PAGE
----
December 1, 2015
Meet 2015 MIT Sea Grant Knauss Fellow Casey Diederich
Casey Diederich is a 2015 MIT Sea Grant Knauss Fellow placed in Washington DC at the NOAA’s Office of International Affairs. He is finishing the last few months of this fellowship and we asked him to take a moment to reflect on the experience.
A native of Buffalo, NY, Casey earned his Ph.D. in Biology from Tufts University. He received his Master’s degree in Biology from the State University of New York at Buffalo and his bachelor’s degree in Biology and Philosophy from Boston College.
“My work at NOAA has been varied and exciting! I have done everything from write briefing materials for NOAA and Department of Commerce leadership, to coordinating NOAA involvement in major international meetings, to helping negotiate international scientific agreements,” Casey says. “In my position, I frequently work with international partners, inter-agency colleagues, NGOs, and others to promote NOAA’s mission and foster international collaboration.”
Please share a highlight or an accomplishment from your time as a fellow
You may have seen in the news recently that NOAA Administrator Dr. Kathryn Sullivan signed a Memorandum of Understanding, or MOU, on marine protected area cooperation with Cuba. I was one of a small group of people that worked on this MOU from the time it was just a thought, all the way through various meetings with Cubans, drafting and revising the MOU, and getting it signed by our Administrator. Getting exposed to, and being able to contribute to, that sort of high-level, high-impact environmental policy process is something I’ll never forget!
What experience or skills have you gained as a Knauss fellow and how do you expect those to help with your future career?
There are really too many new skills to enumerate here. My fellowship experience has been a fantastic and welcome transition out of the academic setting. Not only have I gained experience on a host of different topics, especially in the international policy side of science, but I’ve learned how to operate in a fast-paced environment with extremely smart and dedicated co-workers. At times I’ve been asked to represent the agency in various meetings that I have had little time to prepare for; so I’d say the ability to think fast on your feet in important situations is one of the most valued skills I will leave the fellowship with.
What have been the greatest opportunities that have come out of the Knauss fellowship experience?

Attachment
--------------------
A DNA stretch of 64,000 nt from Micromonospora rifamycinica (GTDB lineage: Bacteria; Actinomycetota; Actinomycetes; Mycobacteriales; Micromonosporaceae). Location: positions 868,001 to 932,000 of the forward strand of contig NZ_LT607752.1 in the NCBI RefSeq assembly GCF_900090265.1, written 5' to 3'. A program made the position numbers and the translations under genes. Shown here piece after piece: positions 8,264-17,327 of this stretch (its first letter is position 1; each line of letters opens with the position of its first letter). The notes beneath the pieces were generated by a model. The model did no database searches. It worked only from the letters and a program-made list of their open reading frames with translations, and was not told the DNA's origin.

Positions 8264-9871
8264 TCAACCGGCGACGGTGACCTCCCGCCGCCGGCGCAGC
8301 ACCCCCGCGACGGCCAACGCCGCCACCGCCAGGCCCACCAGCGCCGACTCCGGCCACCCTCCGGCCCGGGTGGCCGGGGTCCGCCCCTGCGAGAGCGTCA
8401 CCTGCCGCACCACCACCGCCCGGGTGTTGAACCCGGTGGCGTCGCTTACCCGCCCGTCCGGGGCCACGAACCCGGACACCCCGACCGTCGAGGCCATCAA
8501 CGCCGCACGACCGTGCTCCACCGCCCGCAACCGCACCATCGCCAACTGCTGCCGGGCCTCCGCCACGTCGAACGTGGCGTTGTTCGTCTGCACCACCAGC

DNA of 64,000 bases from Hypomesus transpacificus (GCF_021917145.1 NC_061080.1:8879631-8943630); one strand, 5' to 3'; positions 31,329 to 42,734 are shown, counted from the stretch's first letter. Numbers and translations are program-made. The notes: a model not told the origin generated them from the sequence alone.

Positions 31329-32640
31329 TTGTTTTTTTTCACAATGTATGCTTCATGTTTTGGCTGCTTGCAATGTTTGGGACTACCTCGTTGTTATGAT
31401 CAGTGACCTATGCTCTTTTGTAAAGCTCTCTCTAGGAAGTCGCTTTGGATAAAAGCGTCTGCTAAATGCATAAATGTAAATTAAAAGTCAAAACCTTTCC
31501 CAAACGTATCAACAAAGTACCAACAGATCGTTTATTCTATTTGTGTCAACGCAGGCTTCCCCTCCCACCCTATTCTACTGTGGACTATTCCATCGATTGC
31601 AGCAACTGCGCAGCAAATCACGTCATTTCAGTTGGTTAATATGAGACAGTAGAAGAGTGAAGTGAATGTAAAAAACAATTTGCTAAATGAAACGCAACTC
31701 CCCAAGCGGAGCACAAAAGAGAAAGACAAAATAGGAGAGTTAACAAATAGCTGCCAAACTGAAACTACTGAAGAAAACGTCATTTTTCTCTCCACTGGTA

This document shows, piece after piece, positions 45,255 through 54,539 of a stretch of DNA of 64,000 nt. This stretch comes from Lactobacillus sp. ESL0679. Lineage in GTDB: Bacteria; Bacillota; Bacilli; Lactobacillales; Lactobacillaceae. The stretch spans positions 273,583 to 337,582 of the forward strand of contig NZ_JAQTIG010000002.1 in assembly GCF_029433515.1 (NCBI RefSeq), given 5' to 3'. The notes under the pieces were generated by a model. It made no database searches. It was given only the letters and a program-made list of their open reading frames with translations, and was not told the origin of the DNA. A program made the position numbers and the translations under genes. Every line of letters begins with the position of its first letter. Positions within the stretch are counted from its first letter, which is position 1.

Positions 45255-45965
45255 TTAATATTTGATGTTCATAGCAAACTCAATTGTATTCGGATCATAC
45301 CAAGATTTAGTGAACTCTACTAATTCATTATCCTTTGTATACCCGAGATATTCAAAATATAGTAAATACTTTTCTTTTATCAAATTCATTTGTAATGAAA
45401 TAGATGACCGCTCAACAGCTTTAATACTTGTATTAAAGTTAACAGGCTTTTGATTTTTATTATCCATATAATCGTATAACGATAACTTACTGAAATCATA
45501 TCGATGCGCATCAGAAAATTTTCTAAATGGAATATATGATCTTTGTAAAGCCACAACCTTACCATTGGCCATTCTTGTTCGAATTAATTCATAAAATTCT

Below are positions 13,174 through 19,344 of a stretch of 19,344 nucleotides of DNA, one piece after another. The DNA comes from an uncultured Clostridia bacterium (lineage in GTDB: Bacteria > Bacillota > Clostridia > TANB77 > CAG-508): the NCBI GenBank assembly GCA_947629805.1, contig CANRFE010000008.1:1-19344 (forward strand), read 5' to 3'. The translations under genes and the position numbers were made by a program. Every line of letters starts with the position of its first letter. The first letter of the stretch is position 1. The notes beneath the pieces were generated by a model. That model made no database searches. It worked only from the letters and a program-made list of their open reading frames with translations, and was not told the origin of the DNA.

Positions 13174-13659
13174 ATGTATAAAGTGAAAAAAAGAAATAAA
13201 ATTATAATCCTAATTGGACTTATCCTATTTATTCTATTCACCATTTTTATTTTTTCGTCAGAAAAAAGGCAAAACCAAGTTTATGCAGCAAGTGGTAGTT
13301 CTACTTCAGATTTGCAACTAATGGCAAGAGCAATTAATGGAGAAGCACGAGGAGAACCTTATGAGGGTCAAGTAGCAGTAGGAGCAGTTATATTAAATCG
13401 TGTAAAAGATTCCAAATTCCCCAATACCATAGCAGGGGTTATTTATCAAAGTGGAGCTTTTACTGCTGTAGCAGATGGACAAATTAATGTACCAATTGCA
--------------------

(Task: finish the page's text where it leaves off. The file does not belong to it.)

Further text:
There are certainly a lot, but for me it has been the access to all sorts of different people, and the networking opportunities that go along with my daily job. I think I’ve met more people in my fellowship year than I did during my entire Ph.D. My office works across the various offices in NOAA, with NOAA and Department of Commerce leadership, with nearly all other U.S. federal agencies, with various NGOs and industry colleagues, and internationally. So, the exposure that that sort work environment affords has been the most exciting opportunity.
Why would you recommend that others apply for this fellowship?
It sounds like a cliché, but the fellowship really opens up a whole new world, especially for those with a hard science background. It’s a really unique opportunity to contribute in a meaningful way, learn about new and exciting work going on in science policy, gain a lot of new skills, meet tons of people in a host of interesting fields, and launch your career in a new path.
What surprised you most about your experience as a fellow?
To be honest, what surprised me most was the responsibility that I was given by my office. When you hear the word “fellowship” you often think of a “learning experience.” And I have learned a lot, but my office has treated me as a full staff member. I currently serve as the NOAA POC for several important issues, like our interaction with Cuba, and our work with the International Union for the Conservation of Nature. A could not have imagined being in such a position a year ago, but the experience has been very rewarding.
Casey works as an Environmental Scientist at Arcadis in Buffalo, New York.
For more information about how to apply check out our fellowship page.